Terry Pratchett's Discworld

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I spent 28 apparently forlorn years without reading any Terry Pratchett outside of Good Omens. One month ago, my book club was reading his The Wee Free Men. And just like that, I was an acolyte. A convert. 

Which doesn't necessarily make Discworld an easy candidate for an Iconography episode. How does one map onto our world a fantasy world that rides around on the back of a turtle, where there is no London or England - or, to be more precise, where those places exist, but only in a magicless round world that’s kept in a glass sphere at Unseen University?

I went to the HisWorld exhibition at the Salisbury Museum to find out.

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Here's the outfit referenced in the episode: "Black cane, with a silver head - literally a head, the head of his most famous character Death. Black satchel bag, black T-Shirt, black leather jacket, and crowning it all, the piece de resistance, the black Louisiana fedora. The cane and fedora, joining his round spectacles and white beard, would put one in mind of John Hammond, a kindly old dreamer with a twinkle in his eye. But this was John Hammond taking fashion tips from Ian Malcolm; be old-fashioned, fine… but spice it up with some darkness and danger."

The label below the mannequin reads in part: “I don’t become a real person with the hat on. I become an unreal person with the hat on. It’s tough under there, sometimes the hat has to come off. The hat is an antidisguise.”

In the same room, there's a reconstruction of Terry Pratchett's study: "The centerpiece of the exhibition, even more alluring then the mannequin in Terry’s clothes, is the full reconstruction of Terry’s office, with his old desk topped with six screens. Every once in a while, an invisible Terry Pratchett types a few paragraphs about Sam Vimes or plays Doom while emails from Neil pop up, and you can feel everyone in the room inhale. It almost feels like he’s there."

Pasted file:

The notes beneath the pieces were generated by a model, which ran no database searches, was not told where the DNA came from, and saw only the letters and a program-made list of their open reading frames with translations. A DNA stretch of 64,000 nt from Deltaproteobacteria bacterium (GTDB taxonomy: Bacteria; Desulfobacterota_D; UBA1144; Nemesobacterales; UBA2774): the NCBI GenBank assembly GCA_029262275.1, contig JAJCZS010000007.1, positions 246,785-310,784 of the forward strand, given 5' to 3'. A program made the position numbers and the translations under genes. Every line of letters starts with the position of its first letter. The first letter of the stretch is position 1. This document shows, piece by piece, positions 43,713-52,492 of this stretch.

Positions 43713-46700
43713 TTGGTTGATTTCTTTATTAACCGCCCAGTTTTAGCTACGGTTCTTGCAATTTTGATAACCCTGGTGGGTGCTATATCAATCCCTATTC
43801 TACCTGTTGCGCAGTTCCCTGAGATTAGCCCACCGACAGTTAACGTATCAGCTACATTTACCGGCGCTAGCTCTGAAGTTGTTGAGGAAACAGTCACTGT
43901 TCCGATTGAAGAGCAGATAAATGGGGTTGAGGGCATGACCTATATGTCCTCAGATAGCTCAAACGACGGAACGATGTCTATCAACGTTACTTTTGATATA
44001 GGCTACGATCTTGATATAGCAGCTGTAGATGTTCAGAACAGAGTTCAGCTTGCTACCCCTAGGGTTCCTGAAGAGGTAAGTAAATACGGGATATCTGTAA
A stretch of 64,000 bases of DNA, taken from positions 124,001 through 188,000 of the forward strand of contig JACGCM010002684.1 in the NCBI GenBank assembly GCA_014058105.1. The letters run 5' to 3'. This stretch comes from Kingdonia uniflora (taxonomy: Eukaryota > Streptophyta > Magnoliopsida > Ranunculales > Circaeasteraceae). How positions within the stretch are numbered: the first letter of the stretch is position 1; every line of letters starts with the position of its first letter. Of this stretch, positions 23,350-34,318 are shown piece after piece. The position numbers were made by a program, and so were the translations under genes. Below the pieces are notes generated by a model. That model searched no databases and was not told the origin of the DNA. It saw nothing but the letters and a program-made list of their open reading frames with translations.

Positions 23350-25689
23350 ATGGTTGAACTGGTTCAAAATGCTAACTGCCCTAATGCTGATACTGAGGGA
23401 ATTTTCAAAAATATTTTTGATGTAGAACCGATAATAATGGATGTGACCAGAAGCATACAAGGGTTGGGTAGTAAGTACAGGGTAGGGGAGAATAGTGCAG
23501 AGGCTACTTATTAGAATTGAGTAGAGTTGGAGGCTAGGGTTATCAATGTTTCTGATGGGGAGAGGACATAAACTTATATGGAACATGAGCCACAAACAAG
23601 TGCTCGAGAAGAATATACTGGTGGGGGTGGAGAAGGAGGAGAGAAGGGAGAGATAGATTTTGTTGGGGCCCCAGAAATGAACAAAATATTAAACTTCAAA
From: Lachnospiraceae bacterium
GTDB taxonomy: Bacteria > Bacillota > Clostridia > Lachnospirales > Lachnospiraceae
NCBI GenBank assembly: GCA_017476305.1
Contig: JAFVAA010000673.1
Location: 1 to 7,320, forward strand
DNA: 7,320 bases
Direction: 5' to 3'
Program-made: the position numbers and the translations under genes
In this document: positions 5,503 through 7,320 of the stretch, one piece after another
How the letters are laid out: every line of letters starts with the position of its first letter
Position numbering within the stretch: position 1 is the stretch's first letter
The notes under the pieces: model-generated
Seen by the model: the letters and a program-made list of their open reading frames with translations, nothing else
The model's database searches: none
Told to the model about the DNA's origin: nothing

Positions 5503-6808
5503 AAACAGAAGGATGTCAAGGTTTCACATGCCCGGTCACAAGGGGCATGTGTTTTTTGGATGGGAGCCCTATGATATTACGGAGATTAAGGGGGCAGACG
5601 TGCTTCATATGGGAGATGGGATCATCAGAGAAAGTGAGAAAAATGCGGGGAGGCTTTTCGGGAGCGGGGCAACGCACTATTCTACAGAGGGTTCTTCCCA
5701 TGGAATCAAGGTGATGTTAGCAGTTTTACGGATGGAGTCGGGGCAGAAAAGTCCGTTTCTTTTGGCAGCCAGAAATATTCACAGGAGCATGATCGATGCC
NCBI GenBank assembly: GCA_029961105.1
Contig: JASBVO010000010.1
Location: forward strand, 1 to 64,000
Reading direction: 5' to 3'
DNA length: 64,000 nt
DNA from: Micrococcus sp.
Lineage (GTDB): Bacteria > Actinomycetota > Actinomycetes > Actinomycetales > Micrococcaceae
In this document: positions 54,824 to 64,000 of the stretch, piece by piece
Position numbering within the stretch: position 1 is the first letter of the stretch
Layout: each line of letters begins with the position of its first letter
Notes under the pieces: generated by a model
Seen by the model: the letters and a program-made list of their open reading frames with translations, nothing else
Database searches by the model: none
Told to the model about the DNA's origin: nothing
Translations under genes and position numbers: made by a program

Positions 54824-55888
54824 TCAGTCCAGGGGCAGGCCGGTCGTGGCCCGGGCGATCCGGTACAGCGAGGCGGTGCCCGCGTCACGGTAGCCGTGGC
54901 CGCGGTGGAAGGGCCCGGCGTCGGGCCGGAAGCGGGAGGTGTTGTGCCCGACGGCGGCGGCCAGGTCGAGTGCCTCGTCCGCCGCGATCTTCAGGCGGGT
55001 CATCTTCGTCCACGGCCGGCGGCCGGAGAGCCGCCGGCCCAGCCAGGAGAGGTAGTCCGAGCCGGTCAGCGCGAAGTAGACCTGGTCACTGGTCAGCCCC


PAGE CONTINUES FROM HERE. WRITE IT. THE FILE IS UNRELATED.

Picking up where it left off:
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The walls of the HisWorld exhibition were gilded with fantastic art from Josh Kirby, Paul Kidby, and even Pratchett himself. These drawings of Tiffany Aching are from Paul Kidby.

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In the same room, the famous hard drive (recently steamrolled) containing Terry's manuscripts is on display, as well as Paul Kidby's Pratchett bust, part of his work on the 7 ft.-tool Terry Pratchett statue that will soon be in Salisbury. 

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There' plant of humor in the exhibition (as one would expect), but nothing made me chuckle more then a detail I caught on the way out - a Nac Mac Feegle in the donations box, eagerly awaiting your contribution.

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